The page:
Weekly Review — May 10, 2005, 12:00 am

Weekly Review

[Image: Lost Souls in Hell, 1875]

A papyrologist at Oxford University announced that new techniques in spectral imaging, which make it possible to decipher previously illegible ink on papyrus fragments, have yielded parts of a lost tragedy by Sophocles, a novel by Lucian, and an epic poem by Archilochos; researchers also applied the technique to third- and fourth-century manuscripts of the Revelation of Saint John and discovered that the number of the beast, contrary to popular belief, is 616, the area code of Grand Rapids, Michigan.National PostA Washington woman found a snake with legs,Tri-City Heraldlocusts plagued Bangladesh,NZHeraldand Zimbabwe was at risk of famine.ABC News OnlineMore than 100,000 Americans were working at home answering customer-service phone calls.Seattle Post-IntelligencerIn Iraq, two F/A-18 Hornet jets collided in mid-air,The Washington Posta suicide bomber killed sixty people at a police-recruitment center,BBC Newsand at least forty-seven people were killed in bombings and gun attacks.BBC NewsFourteen bodies, clad in white robes, were found in shallow graves,BBC Newsand Saddam Hussein’s nephew was arrested.BBC NewsPresident George W. Bush announced the capture of a “major facilitator and chief planner for the Al Qaeda network.” The captured man turned out to be a mid-level Al Qaeda operative named Abu Faraj al-Libbi. “He used to make the coffee and do the photocopying,” said a former associate.Times OnlineNevadaSenator Harry Reid said Bush was a loser,The Washington Postwhile VirginiaRepresentative Jim Moran described Bush as someone who does not read books, who surrounds himself with sycophants, and who has his ass kissed by Dick Cheney.The Raw Story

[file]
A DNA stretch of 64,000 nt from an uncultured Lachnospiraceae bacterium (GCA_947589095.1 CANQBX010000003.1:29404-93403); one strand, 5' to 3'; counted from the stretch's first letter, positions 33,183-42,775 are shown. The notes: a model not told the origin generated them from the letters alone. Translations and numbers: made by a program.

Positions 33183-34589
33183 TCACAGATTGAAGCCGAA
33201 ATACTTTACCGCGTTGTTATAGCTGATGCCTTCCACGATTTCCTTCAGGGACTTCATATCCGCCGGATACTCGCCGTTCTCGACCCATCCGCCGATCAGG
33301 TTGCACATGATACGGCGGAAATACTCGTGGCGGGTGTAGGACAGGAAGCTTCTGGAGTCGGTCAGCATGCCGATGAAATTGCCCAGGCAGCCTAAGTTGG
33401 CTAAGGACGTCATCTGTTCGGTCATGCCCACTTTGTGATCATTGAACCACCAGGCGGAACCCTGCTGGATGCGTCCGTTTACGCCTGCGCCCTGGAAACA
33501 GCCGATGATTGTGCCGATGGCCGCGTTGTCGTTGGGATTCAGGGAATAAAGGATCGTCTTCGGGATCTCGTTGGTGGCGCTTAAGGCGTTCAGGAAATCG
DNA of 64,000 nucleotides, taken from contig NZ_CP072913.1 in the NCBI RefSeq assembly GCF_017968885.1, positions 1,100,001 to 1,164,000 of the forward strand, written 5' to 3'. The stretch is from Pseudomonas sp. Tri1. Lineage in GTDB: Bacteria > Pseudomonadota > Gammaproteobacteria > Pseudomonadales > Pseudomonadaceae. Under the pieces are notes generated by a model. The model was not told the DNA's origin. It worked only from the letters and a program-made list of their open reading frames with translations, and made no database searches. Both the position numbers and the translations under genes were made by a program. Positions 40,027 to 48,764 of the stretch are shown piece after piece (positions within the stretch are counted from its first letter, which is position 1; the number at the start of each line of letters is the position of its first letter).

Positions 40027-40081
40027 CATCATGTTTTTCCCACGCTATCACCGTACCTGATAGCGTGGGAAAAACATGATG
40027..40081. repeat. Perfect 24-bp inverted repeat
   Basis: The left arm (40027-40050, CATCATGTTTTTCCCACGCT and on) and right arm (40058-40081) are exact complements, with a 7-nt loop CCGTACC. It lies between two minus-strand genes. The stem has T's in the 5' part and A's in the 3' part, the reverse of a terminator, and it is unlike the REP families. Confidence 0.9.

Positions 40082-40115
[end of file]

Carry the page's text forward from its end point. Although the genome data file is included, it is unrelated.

A second case of polio was reported in Indonesia,BBC Newsand an outbreak of meningitis in India killed fifteen.BBC NewsIn Peru a bus fell nearly 1,000 feet into a ravine, killing forty.BBC NewsA Providence, Rhode Island, man attacked a goose and stomped its goslings to death,TurnTo10.comand two swans were stabbed to death in the Bronx.NY1.comVietnam decided to vaccinate 600,000 birds for avian flu.New ScientistTurkey banned four porn channels from its satellite TV network,ReutersTexas lawmakers were trying to stop sexy cheerleading,Reutersand Norway declared striptease an art form.ReutersA study showed that babies have favorite colors, and they like brown the least. “Brown might mean dirt,” said a researcher.BBC NewsIBM announced that it would fire up to 13,000 employees in Europe and the United States.Ployer.comIt was the 60th anniversary of VE Day. The German ambassador to London called on Britain to change its attitude towards Germany. “They continue to see us as Nazis,” he said, “as if they have to refight the battles every evening.”The IndependentAround three thousand neo-Nazis rallied in Berlin.Knight-RidderPresident Bush attended a display of Soviet pageantry in Russia.New York Timesimes.comAn online casino bought the pope’s old Volkswagen for $244,800,Reutersand in Chicago a vandal painted the words “big lie” over a stain on a roadside wall that many people believe is an apparition of the Virgin Mary; onlookers wept as a road crew covered the stain with brown paint.Reuters